The UAE’s transition

Change of guard could aid reconciliation with Gulf and Arab adversaries

World leaders flocked to Abu Dhabi this week to pay their condolences on the death of Sheikh Khalifa bin Zayed and congratulate his brother Sheikh Mohammed bin Zayed on assuming formal leadership of the emirate and the federal presidency of the UAE.

The apparently smooth and consensual transition dispelled rumours of disputes within ruling circles over the succession arrangements. There were unconfirmed reports that the announcement of the passing of the long-ailing former ruler was delayed pending resolution of those issues. If true, the hold-up succeeded in enabling a smooth transfer of power to be arranged.

The nature of those arrangements may become clearer once a new federal cabinet is formed, perhaps including some new faces and a different share-out of power between the seven emirates. They could also be reflected in a possible redistribution of authority within the Abu Dhabi ruling family among the sons of the late Sheikh Zayed bin Sultan Al Nahayyan.

Sheikh Khalifa’s death, though hardly unexpected given his debilitating illness, could also serve as an opportunity form the UAE to reconcile with some of its Gulf and Arab adversaries and strengthen its international political and economic relations and alliances.

The Emir of Qatar, Sheikh Tamim bin Hamad Al Thani, used the occasion to visit Abu Dhabi and meet Mohammed bin Zayed for the first time in nearly five years of unprecedently tense relations. Palestinian President Mahmoud ‘Abbas also took advantage of the chance to try to improve strained ties.

It was no surprise that French President Emmanuel Macron was the first European leader to show up given the strong bonds between France and the UAE. But the seniority of the US delegation — led by Vice President Kamala Harris and including Secretary of State Antony Blinken — was unexpected and significant. It reflects a concession and outreach on the part of the Biden administration after the UAE and Saudi Arabia spurned its request to increase oil production to drive down prices and relieve pressures on the Western economy, thus breaking the OPEC+ agreement with Russia.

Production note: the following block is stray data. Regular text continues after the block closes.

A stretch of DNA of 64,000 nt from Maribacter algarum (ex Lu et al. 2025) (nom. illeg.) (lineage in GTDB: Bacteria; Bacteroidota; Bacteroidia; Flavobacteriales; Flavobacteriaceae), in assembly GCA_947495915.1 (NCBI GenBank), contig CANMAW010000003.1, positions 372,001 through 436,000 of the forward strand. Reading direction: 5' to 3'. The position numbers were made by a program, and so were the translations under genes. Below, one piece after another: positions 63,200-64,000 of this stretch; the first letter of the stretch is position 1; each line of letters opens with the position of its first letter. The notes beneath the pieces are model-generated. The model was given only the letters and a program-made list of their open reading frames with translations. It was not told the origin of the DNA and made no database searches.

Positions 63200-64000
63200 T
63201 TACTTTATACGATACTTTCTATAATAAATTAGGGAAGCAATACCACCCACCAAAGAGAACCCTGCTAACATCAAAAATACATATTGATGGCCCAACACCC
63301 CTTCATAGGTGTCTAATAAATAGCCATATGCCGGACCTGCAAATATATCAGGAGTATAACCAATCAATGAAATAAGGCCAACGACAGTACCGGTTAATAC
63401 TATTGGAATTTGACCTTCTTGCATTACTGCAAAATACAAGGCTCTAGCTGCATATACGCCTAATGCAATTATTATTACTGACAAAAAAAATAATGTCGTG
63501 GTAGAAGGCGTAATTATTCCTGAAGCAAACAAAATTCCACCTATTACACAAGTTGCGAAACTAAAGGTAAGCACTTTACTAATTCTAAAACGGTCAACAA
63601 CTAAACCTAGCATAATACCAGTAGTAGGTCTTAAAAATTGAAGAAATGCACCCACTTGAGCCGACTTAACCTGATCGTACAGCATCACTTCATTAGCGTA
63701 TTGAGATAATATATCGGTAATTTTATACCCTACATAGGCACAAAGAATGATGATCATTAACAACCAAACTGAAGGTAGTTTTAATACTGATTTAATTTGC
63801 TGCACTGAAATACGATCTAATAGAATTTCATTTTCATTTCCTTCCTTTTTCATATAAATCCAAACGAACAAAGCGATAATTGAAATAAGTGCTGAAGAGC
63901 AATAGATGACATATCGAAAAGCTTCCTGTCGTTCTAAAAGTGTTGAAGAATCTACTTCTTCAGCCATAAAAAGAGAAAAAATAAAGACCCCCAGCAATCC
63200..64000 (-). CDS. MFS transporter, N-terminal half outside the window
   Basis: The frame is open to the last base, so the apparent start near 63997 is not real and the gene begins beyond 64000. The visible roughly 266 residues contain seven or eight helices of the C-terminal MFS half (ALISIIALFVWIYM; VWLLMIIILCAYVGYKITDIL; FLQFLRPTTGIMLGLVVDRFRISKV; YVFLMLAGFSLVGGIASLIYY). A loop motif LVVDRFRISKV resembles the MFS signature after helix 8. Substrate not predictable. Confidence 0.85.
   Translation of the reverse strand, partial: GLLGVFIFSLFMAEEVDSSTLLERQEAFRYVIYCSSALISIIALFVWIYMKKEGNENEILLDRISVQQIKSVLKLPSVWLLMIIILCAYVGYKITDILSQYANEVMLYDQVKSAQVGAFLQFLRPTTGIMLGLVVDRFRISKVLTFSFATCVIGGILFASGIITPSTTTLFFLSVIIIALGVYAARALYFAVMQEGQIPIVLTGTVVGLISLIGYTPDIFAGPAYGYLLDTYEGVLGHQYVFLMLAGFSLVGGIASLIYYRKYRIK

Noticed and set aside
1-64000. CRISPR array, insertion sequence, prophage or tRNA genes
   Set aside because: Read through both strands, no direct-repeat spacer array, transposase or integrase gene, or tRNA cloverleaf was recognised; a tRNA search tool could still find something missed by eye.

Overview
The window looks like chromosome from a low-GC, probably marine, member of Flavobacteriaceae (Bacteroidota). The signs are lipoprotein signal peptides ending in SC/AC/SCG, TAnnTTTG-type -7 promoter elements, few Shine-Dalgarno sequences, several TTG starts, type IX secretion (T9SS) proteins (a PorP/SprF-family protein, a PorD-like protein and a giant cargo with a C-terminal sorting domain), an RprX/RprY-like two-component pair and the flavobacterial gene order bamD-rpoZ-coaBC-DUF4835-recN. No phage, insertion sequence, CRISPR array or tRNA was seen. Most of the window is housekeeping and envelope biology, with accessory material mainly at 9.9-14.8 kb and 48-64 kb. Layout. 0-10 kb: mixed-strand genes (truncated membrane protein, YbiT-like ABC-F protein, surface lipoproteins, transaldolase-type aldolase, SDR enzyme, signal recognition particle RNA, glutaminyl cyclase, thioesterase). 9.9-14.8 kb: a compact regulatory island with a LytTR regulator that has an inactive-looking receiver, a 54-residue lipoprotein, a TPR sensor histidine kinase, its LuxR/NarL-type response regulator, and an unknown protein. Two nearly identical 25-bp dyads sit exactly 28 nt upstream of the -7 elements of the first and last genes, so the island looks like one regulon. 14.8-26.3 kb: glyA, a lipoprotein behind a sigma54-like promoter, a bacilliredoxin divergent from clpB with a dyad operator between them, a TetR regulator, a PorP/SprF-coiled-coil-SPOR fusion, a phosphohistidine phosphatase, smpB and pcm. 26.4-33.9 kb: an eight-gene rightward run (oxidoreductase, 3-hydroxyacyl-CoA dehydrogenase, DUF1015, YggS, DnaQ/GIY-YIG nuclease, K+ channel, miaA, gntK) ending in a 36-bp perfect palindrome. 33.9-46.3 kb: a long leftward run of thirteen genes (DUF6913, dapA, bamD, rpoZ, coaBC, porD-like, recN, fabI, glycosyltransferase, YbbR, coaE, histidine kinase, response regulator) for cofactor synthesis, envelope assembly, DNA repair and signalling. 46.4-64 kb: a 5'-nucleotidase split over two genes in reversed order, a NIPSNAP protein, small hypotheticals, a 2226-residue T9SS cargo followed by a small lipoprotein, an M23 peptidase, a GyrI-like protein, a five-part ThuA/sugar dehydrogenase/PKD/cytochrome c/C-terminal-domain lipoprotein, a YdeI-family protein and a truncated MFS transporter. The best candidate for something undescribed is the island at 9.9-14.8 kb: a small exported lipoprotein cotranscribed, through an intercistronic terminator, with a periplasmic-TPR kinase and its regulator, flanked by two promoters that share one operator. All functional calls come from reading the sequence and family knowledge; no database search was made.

It remains unclear whether this gesture, along with the lobbying efforts of British Prime Minister Boris Johnson, will succeed in getting the UAE to change position and renege on its deal with Russia. This seems unlikely, not least because of the billions of extra dollars that have been pouring into UAE and Gulf coffers since the start of the year.

Mourning rites — whether held by states, clans, or even families — are traditionally a time to set quarrels aside, reconcile differences and restore friendships. In Arab/Muslim culture, in particular, it is unacceptable to rebuff those who come to pay condolences.

One may agree or differ with the UAE’s policies. We in this paper strongly oppose its war in Yemen and its normalization policy with the Israeli occupation state. (It was dismaying to Israeli President Isaac Herzog among the condolers and congratulators in Abu Dhabi, especially after Israel’s murder of our colleague Shireen Abu Akleh, its incursions into the al-Aqsa compound and Jenin refugee camp, and its settler encroachment in the occupied territories).

But internally, the country’s rulers have succeeded in putting their house in order, and it has emerged strong.

The UAE’s transition

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